Offering harsh words for fellow Democrats, Kentucky Sports Radio host Matt Jones appeared to be of two minds Wednesday when discussing whether Tuesday's enormous Republican victories in Kentucky would influence whether he runs for Kentucky's 6th Congressional District seat.
Jones, who has been in talks with the Democratic Congressional Campaign Committee about taking on U.S. Rep. Andy Barr, was asked by his co-host whether Tuesday's results make it less likely he will run.
"Yes and no," Jones said.
"The yes is that it's clearly not a great environment for Democrats," Jones said. "The state Democratic Party is in shambles. But that's not a big deal to me, because I wasn't going to be running as a normal Democrat anyway."
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Calling for "new blood" on his show Wednesday morning, Jones had tough words for his party, saying the candidates whom Democrats have run "don't relate to Kentuckians."
"These folks are not going to win," he said. "They can't keep running these people. They're not going to win."
Jones said that Democrats who supported losing gubernatorial candidate Jack Conway had offered Jones advice, and that he had a response to those offers.
"You guys are losing every race. Why should I use your advice?" Jones said. "I'm not saying that to be rude, but I was proven correct in this thing."
Jones, who has talked from time to time about his affinity for President Barack Obama, said "Obama's killed the Democratic Party."
"He has," Jones said. "But out of shambles something can rise. Right?"
In an interview with the Herald-Leader after the show, Jones said he had been meeting with the Democratic Congressional Campaign Committee "because if I were to do this, I want to make sure A, it's winnable and B, if I do it, that I would do it right.
"I'm not going to get into a race just for the heck of it. If I get in the race, I want to make sure I can win."
Jones lamented what he sees as "major structural problems in the Democratic Party statewide," arguing they are problems he can help fix.
The party, he said, "has to look in the mirror and say, 'What are our values as a state party and how do we articulate them?'"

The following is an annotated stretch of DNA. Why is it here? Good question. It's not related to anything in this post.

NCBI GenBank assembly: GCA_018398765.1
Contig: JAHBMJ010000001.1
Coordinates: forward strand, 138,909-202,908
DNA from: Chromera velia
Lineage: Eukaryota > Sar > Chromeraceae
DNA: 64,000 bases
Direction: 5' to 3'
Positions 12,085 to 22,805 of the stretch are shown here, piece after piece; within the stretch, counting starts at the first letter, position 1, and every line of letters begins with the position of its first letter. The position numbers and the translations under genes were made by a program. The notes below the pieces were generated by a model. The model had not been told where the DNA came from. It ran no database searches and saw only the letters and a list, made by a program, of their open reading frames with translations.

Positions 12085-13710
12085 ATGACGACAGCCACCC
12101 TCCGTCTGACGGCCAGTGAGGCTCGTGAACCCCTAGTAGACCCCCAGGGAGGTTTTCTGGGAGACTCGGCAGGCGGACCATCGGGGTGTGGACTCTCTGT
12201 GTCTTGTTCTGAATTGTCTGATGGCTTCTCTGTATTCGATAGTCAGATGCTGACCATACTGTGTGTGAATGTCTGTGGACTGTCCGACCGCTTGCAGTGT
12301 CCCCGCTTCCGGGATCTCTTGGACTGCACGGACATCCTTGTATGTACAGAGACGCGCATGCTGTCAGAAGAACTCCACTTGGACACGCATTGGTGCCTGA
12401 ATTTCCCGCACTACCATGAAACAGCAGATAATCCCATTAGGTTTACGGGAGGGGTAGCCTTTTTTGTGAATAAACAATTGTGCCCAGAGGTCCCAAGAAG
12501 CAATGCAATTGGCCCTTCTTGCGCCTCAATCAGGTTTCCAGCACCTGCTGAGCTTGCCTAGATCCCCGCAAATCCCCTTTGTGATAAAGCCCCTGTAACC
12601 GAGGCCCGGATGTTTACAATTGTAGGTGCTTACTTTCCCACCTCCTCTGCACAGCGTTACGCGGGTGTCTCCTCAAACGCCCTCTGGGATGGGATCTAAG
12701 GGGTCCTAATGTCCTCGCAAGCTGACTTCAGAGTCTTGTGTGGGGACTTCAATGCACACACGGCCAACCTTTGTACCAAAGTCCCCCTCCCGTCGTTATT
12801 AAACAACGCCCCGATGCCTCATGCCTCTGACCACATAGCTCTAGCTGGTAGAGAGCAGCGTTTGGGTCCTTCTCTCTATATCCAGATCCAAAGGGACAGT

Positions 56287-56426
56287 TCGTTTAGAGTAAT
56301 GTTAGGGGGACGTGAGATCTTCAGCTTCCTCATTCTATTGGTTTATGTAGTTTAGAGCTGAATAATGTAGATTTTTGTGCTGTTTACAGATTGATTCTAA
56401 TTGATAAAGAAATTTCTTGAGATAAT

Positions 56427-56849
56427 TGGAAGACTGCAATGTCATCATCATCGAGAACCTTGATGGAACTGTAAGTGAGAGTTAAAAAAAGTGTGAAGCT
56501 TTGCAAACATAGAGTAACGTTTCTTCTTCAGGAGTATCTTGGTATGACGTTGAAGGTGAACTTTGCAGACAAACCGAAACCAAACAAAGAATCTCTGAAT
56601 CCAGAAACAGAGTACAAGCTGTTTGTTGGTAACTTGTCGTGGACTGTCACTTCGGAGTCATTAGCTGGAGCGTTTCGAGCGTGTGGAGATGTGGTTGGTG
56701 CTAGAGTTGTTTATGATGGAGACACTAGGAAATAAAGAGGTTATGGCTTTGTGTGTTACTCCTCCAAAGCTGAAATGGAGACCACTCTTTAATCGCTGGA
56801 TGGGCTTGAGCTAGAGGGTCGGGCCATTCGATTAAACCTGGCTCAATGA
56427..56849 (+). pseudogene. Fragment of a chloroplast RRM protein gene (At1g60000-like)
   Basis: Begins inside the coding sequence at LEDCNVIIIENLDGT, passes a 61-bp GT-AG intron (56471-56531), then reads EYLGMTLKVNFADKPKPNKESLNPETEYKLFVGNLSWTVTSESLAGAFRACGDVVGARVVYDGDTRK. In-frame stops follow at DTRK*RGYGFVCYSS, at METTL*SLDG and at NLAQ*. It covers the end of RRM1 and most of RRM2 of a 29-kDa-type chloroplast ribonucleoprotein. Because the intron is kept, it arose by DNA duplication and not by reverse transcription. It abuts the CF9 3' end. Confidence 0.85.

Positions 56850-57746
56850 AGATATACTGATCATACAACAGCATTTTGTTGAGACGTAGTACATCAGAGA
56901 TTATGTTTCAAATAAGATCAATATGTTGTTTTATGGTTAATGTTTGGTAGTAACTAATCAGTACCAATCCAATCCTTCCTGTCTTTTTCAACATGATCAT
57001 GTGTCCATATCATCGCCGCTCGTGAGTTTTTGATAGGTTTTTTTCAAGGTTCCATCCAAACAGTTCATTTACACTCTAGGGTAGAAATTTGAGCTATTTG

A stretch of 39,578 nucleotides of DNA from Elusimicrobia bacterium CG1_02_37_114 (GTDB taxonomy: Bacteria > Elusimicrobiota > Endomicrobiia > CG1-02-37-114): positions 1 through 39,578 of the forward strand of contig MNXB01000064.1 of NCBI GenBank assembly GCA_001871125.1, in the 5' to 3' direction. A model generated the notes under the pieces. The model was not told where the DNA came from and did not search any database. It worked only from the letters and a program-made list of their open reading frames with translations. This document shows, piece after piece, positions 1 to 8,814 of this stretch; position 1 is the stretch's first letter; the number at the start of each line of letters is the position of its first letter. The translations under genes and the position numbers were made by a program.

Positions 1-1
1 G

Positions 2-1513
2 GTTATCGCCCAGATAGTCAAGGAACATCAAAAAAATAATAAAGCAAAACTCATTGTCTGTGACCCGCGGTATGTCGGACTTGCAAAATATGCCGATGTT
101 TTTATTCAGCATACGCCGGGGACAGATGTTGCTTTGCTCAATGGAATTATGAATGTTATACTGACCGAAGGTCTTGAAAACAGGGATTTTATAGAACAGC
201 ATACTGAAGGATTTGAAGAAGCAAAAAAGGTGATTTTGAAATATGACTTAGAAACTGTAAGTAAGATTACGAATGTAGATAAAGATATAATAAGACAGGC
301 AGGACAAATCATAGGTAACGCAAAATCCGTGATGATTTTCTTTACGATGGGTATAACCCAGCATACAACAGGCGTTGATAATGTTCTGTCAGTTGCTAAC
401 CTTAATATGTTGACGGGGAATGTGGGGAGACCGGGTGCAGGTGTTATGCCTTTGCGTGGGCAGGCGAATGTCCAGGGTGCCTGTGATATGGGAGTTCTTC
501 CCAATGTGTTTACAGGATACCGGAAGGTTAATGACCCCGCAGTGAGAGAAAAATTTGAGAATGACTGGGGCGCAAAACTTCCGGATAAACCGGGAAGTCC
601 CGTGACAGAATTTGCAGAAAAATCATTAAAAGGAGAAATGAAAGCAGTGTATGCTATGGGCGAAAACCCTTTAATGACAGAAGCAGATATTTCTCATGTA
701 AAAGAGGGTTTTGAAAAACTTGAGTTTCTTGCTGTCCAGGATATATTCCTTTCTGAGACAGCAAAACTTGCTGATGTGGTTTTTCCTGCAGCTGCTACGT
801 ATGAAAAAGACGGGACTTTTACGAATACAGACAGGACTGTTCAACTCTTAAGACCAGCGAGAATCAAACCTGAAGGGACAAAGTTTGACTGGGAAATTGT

"There has to be a notion and an understanding from the state party (that) they have to change things fundamentally," he said. "It's not about how hard we can bash Obama. It's about having a set of principles that are obvious."
Jones said he thought state Democrats have done a poor job of articulating to voters what they stand for, saying that "right now, to an average Kentuckian, a Kentucky Democrat has no meaning."
"Whether I run or not, I think the state needs two competitive parties or more," Jones said. "And I think it needs to have candidates that articulate a vision. And right now in this state, the Republicans articulate their vision better than the Democrats do."
As he considers the pros and cons of taking on Barr, Jones said, he doesn't "know that the party is in a great position to be a lot of help."
"The frustrating part to me is, I worry that if I were to do this, I'm going to have to do a lot of it alone."
Jones said he has no interest in practicing the kind of politics in which opponents try to tear each other down, and he is asking himself if he is willing to subject himself to whatever attacks might come from Barr.
"I'm not going to be part of that," he said. "I have to ask myself, 'Am I ready at this stage in my life to have, whether it be Andy Barr or Republicans, just try to destroy me?' and I just have to ask, 'Is that something I want to do right now?"
Jones had planned to decide before the start of basketball season whether to run, but he said he changed course to see what Tuesday's results looked like.
Now, Jones said, he will decide in the next couple of weeks. "I need to, for my own sake, either decide or move on," he said.